&#42 FANCY buying a potato breeding business? Monsanto has one for sale and wants to hear from you. It will keep PBI Cambridges wheat, barley and oilseeds interests, and chip off the potato breeding programme – the UKs largest; the commercial potato varieties and pre-commercial varieties such as Admiral; and the seed production unit, PBI Fenton, in Perth. Pulse breeding is also likely to finish.

&#42 MEANWHILE could Monsanto itself be up for grabs? The companys shares rose sharply following rumoured preliminary merger talks with DuPont, which is looking to expand its life sciences side. But analysts think the talks will founder, as did Monsantos proposed merger with American Home Products last year, says the FT.

&#42 RETIREMENT relief could save up to £250,000 on business assets of £1m. Farmers reaching 50 before 6 April 2003 could find ways to exploit retirement relief but must act before 6 April this year. After this time the tax exemption will be cut by a fifth each year, say chartered accountants Morison Stoneham.

&#42 TOUGHER pesticide regulations are being planned. All users would be required to hold a certificate of competence, including those born before 1964 who are exempt under the current rules. Dont panic though: if the proposals go through this autumn, pesticide users will have five years grace to get their certificates.

&#42 STERLING has tended to strengthen against the Euro since January and intervention prices are lower than they would have been under the old Green Rate, say Andersons the Farm Business Consultants.

&#42 BASIS is to publish a register of members each year so that only those with up-to-date knowledge are listed. To remain on the register BASIS advisers will have to keep collecting Continuing Professional Development points.

&#42 BEER at 65p a pint could work miracles for East Anglian barley growers. The Miracle Beer Companys home brew uses only the best malting barley for its beer powder which also contains yeast and hops. The products just add water formulation is proving popular and it could boost barley demand in the region by 2,000t a year.

&#42 BAYER has updated its potato seed treatment guide, giving the latest on assessing the need for treatment. Free copies are available from Marian Johnson, Bayer plc, Eastern Way, Bury St Edmunds, IP32 7AH, tel: 01284 763200.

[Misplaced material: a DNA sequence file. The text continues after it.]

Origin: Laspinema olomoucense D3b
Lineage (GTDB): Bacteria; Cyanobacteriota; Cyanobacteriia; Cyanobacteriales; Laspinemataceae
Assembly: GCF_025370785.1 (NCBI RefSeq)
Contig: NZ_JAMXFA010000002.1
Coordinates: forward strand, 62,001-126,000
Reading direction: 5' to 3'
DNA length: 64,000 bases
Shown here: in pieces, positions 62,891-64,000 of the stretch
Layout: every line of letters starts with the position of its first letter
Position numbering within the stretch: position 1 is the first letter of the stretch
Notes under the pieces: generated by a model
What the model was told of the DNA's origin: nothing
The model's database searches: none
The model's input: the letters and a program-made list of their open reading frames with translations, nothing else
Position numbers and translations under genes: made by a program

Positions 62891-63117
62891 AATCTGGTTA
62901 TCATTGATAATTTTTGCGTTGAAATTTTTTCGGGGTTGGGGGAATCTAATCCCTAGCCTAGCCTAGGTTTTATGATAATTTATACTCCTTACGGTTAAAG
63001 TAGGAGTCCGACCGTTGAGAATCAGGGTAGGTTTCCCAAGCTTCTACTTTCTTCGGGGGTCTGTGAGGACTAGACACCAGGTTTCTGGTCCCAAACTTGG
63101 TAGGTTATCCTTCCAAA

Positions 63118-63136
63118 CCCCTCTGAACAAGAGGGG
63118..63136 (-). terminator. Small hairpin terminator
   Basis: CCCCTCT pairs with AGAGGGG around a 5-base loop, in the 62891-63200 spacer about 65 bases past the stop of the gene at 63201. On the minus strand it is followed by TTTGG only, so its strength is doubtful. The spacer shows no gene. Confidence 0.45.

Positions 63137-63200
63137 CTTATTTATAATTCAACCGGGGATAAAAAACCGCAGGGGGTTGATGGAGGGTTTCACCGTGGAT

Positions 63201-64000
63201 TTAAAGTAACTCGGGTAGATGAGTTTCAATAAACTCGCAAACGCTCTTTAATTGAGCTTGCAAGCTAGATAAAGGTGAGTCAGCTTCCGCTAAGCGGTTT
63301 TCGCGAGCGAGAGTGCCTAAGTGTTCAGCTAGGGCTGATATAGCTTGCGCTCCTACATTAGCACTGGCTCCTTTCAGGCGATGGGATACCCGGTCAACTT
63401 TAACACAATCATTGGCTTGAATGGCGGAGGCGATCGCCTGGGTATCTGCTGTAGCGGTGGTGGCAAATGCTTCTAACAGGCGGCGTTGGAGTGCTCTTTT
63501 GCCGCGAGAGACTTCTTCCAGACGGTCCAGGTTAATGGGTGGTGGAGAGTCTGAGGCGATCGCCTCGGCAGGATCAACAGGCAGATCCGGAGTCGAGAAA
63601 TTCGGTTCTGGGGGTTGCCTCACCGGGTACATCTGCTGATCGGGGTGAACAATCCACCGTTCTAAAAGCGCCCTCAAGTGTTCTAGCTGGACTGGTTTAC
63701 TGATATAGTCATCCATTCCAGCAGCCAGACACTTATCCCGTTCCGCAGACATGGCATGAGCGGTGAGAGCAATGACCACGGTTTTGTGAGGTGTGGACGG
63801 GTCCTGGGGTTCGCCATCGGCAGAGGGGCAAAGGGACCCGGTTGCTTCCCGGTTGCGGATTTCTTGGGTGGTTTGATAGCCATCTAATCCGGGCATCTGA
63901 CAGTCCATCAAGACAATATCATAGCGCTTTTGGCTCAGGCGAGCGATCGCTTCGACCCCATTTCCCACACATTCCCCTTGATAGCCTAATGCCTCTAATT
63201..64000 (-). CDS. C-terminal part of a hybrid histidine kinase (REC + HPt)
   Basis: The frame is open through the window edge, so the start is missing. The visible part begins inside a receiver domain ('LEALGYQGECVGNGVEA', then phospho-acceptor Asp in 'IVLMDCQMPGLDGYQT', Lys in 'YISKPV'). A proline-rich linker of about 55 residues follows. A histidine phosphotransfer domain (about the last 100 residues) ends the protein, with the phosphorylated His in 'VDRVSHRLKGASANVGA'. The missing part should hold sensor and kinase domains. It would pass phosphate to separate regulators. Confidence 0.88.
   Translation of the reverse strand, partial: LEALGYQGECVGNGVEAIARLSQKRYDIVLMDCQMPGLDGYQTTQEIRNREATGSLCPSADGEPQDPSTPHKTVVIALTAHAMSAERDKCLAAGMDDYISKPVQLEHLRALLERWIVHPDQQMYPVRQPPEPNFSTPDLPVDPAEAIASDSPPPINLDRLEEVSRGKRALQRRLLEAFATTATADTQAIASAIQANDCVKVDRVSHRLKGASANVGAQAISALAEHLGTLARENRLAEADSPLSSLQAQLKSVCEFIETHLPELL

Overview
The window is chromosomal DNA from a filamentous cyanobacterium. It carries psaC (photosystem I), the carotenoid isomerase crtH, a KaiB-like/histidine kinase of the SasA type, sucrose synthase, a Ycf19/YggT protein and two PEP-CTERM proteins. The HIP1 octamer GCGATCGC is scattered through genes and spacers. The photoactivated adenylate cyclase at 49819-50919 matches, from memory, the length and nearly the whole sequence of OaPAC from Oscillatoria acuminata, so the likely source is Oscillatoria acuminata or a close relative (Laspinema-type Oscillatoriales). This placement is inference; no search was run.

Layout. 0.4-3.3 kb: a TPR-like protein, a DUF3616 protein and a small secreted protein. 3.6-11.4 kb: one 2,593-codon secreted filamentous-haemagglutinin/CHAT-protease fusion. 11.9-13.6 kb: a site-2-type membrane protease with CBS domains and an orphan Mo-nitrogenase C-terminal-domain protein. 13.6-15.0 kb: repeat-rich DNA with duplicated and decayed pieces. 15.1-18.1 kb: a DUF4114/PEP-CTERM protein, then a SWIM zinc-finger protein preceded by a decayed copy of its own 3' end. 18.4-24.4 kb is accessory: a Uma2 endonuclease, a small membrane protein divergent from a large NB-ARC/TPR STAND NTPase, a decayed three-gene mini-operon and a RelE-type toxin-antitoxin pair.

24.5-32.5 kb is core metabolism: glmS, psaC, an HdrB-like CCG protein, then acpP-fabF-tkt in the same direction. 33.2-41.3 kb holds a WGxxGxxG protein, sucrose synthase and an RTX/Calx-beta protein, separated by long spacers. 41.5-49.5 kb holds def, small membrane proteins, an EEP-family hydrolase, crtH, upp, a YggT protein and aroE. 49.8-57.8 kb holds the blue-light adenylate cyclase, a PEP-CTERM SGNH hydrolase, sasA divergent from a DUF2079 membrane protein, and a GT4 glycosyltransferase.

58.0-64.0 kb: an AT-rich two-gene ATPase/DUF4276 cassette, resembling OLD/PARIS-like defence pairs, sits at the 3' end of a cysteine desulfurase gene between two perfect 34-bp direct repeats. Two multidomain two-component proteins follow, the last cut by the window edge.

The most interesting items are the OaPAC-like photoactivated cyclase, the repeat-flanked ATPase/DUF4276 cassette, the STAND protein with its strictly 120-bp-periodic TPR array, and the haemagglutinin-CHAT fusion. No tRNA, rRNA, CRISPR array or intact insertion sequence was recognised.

&#42 A GLOBAL glut of vegetable oil is crushing European oilseed and sunflower seed prices. The UK rapeseed price fell by about £50/t from December and world markets are weak. Third country imports are competitive against domestic supplies, aided by exchange rates. South America is expecting a good soyabean crop, with Argentina producing a record sunflower crop, the HGCA reports.

Scottish arable farmers could grow milling oats under buy-back contract instead of spring rape, suggests Dalgety, to remove some of their price uncertainty this year.

&#42 SULPHUR should be applied to the seedbed to get spring oilseed rape off to a good start, says Dalgety. It claims that the crop requires 10kg/ha and that its sulphur prill Onset increases drilling accuracy at low rapeseed rates.

&#42 A NON-GM herbicide-tolerant wheat may be available to seed producers in Canada by the 2001 growing season. This would beat the glyphosate-tolerant wheat expected from Monsanto in 2002, reports The Western Producer. Canada already has canola tolerant to imidazolinone group herbicides manufactured by Cyanamid. The agchem company stresses the gene for wheat imidazolinone resistance was found in winter wheat and is "not a product of biotechnology".

&#42 CYANAMID says its insecticide Contest, a fizzy tablet, gives better control than emulsifiable concentrates. It backs this claim with work from University of Portsmouth professor Martyn Ford showing that formulation alters transfer, distribution and penetration of the dose. In trials Contest left a consistent deposit over 90% of leaf surface, giving 90% control for 12 days compared with five for emulsifiable concentrate.